A Gurjara kingdom was founded by Harichandra Rohilladhi at Mandore (Mandavyapura) in about 600 CE. This is expected to have been a small kingdom.[8] His descendant, Nagabhata, shifted the capital to Merta (Medāntakapura) in about 680 CE.[3] Eventually, this dynasty adopted the designation of "Pratihara" in line with the Imperial Pratiharas, to whom it became feudatory.[9][10] They are often referred to as Mandore Pratiharas by historians.

The Broach line of Gurjaras was founded by Dadda I, who is identified with Harichandra's youngest son of the same name by many historians. These Gurjaras were always recognized as vassals (sāmanthas) though their allegiance might have varied over time. They are believed to have wrested a fair portion of the Lata province of the Chalukyas and their kingdom also came to be regarded as part of Gurjaradesa.[11]

A final line of Gurjaras was founded by Nagabhata I at Jalore, in the vicinity of Bhinmal, in about 730 CE, soon after Junayd's end of term in Sindh. Nagabhata is said to have defeated the "invincible Gurjaras," presumably those of Bhinmal.[12] Another account credits him for having defeated a "Muslim ruler."[13] Nagabhata is also known to have repelled the Arabs during a later raid.[14] His dynasty later expanded to Ujjain and called itself Pratihara. The rival kingdoms of Pratiharas, the Rashtrakutas and Palas, however continued to call them Gurjaras or kings of Gurjaras (Gurjaresa). The Pratiharas became the dominant force of the entire Rajasthan and Gujarat regions, establishing a powerful empire centered at Kannauj, the former capital of Harshavardhana.[15]

Later references

Udyotana Suri's Kuvalayamala composed in Jalore in 778 CE describes in detail the Gurjara country as a beautiful country, whose residents are also referred to as Gurjaras.[16] They were differentiated from the Saindhavas (people of Sindh), Latas (in southern Gujarat), Malavas (people of Malwa) and Meravas. They were mentioned to be devotees of dharma and clever in matters of peace as well as war.[17]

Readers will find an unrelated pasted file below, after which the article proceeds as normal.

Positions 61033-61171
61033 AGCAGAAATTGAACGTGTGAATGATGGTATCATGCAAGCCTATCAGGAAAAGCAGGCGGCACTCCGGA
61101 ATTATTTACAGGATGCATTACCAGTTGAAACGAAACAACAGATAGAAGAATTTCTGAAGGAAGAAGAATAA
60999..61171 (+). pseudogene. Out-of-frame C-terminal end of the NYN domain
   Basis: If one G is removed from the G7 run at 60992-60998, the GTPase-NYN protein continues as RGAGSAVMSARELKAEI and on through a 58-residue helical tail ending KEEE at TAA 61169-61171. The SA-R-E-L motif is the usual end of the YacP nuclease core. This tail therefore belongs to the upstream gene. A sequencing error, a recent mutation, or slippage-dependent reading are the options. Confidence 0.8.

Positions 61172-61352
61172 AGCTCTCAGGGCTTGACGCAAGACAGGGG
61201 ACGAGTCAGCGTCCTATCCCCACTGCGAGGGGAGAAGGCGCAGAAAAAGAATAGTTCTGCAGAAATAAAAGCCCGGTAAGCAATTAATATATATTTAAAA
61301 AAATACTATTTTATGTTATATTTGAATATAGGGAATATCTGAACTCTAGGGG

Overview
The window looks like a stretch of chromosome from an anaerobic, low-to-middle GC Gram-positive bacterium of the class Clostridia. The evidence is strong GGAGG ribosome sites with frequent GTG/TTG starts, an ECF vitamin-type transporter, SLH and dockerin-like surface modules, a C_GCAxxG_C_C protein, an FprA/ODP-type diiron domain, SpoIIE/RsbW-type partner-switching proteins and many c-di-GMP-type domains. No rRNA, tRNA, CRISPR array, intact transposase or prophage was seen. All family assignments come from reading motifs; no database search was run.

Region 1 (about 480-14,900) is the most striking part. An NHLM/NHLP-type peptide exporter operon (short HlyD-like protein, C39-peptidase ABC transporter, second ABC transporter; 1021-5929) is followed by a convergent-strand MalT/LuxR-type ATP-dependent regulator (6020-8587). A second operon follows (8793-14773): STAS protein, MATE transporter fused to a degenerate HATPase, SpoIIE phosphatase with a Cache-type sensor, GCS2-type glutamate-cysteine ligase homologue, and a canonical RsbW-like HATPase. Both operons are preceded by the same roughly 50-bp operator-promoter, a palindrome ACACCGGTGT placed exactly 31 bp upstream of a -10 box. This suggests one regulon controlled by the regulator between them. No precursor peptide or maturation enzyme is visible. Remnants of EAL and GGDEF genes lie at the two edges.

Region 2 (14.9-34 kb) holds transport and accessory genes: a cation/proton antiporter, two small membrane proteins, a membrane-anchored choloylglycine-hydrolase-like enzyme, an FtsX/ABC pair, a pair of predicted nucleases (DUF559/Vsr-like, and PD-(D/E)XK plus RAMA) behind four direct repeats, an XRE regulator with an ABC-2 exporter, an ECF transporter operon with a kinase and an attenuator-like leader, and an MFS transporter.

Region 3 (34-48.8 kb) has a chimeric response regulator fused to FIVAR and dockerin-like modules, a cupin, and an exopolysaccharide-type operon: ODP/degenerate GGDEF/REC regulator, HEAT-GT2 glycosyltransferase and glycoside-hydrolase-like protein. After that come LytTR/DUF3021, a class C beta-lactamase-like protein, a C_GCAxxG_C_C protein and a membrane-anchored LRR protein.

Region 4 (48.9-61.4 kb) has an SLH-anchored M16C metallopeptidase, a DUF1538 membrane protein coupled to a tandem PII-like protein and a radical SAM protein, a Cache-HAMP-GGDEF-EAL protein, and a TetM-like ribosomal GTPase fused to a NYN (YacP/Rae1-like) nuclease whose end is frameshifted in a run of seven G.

The term Gurjaratra is first mentioned in the Ghatiyala inscription of Kakkuka (Mandore Pratihara) in 861 CE. Kakkuka is said to have won the love of the people of Gurjaratra along with those Marumada, Valla and Travani.[18] Later records suggest that this Gurjaratra mandala was in the region of Didwana in the old Jodhpur State.[19]

In later times, the term Gurjaratra is used to connote the present day Gujarat. Jinadatta Suri (1075-1154 CE) mentions a country of Gujaratta with its capital at Anahilapataka (Patan) in northern Gujarat. The Chalukyas of Gujarat (Solankis) are also referred to as Gurjaras in inscriptions and their country as Gurjaradesa.[20]

Culture and science

Bhinmal was a great centre of learning. According to Kanhadade Prabandha, it had 45,000 Brahmins who never tired of studying the ancient sacred books.[21]